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Miami Sees Record Demand For Property In 2014

News Posted On: 15 March 2015

Miami property news

The Miami real estate market is one of the most robust in America, and that trend continued in 2014. Renewed consumer confidence and increased demand from both domestic and overseas buyers,according to the latest monthly index report from the Miami Association of Realtors (MAR).

The median sales price for a single family home in Miami reached $246, 140 in the fourth quarter, a 4.7% year-on-year rise. The median sales price for condominiums increased by 8.6% to $190, 000 year on year. The rise means Miami-Dade County has now seen 12 consecutive quarters of growth for both types of housing.

Chrisopher Zoller, residential president at MAR, said: ‘We expect Miami home prices to continue to increase in 2015 but at a more moderate rate. Limited supply and strong demand for single parent family homes is still reflective of a seller’s market.’

Mr Zoller went on to remark that: ‘There is also strong demand for both new construction and existing condominiums, so we will continue to see price growth for residential properties in Miami-Dade.’

In comparison to the fourth quarter of 2013, the average sales price for condominiums in Miami-Dade County rose by 18.5% to $375, 269. The average sales price for a single family home fell slightly, dropping by 2% to $349, 095.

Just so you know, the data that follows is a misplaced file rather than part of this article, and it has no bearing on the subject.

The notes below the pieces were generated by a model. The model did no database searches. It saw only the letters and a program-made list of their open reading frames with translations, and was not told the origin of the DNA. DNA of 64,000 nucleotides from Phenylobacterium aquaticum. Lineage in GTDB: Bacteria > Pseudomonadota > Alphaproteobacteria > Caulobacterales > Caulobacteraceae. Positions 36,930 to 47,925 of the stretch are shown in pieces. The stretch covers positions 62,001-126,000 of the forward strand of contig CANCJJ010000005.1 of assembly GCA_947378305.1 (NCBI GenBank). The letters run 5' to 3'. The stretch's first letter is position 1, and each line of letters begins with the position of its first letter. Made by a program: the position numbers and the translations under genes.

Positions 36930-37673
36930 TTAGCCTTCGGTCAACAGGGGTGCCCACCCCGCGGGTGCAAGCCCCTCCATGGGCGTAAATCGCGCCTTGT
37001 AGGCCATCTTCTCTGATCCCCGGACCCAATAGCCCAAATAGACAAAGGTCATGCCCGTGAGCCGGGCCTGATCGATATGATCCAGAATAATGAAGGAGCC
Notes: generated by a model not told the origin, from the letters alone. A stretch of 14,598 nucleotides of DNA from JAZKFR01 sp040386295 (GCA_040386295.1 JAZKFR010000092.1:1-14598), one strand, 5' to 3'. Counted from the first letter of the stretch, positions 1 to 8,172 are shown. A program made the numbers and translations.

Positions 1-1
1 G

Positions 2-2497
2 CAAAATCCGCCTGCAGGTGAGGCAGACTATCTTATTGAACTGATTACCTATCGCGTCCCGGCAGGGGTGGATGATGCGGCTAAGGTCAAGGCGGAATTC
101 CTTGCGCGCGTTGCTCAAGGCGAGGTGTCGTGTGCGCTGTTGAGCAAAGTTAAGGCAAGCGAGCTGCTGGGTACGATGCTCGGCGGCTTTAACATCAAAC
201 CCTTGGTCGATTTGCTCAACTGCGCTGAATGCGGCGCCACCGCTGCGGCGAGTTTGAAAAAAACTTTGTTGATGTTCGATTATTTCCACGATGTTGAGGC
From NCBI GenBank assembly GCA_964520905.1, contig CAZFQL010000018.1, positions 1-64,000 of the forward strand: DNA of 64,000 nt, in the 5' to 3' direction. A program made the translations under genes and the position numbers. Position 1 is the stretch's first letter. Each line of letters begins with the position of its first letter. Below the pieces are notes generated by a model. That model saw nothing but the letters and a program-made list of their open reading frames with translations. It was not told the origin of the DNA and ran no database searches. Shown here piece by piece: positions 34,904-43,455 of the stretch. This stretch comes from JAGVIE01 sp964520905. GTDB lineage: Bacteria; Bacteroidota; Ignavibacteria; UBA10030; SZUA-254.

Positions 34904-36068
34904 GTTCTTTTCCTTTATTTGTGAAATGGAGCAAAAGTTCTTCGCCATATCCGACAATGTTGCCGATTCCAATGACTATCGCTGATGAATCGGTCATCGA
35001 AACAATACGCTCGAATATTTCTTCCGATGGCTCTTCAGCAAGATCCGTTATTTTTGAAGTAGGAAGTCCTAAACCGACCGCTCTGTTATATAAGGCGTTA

Sales of single family homes set an all-time record in 2014, but they emerged from the fourth quarter well-placed to continue to grow, rising 7.7% to 3, 426 in Q4 2014, while condominium sales actually fell by 3.3% to 3, 981 in the same period.

‘Much of the increase in single-family home sales activity is due to consumer confidence,’ remarks Carlos Gutierrez, MAR’s 2015 president-elect. ‘Many buyers who were staying on the sidelines are now buying. Huge gains in job growth and more solid economic indicators are resulting in more consumers returning to the housing market,’ Mr Gutierrez continued.

At the current pace, Miami has sufficient single family homes for just 5.6 months and sufficient condominiums for 8.4 months. Compared to the fourth quarter of 2013, the supply has actually increased by 19%, a healthy sign when inventory is this low. Inventory for single family homes fell by 0.2%, indicating that any increased stock has simply been absorbed by the burgeoning market. A market that’s balanced between buyers and sellers is considered to mean about six to nine months’ inventory.

In the final quarter of 2014, 55% of closed sales were in cash, compared to 60% the previous year. Since about 90% of foreign buyers pay cash, a falling cash buyer base tends to mean fewer foreign buyers. Miami has a significant contingent of overseas buyers, generating more than twice as many cash transactions as the national average.

Miami’s market is sometimes taken as a weatherbell for the rest of the USA’s housing market, but right now, the picture from across the Atlantic is patchy, marred by falling home ownership, rising unemployment and affordability issues in the traditional homebuyer belts of metro areas’ suburbs. Miami itself is far from troubled, though: it’s booming!

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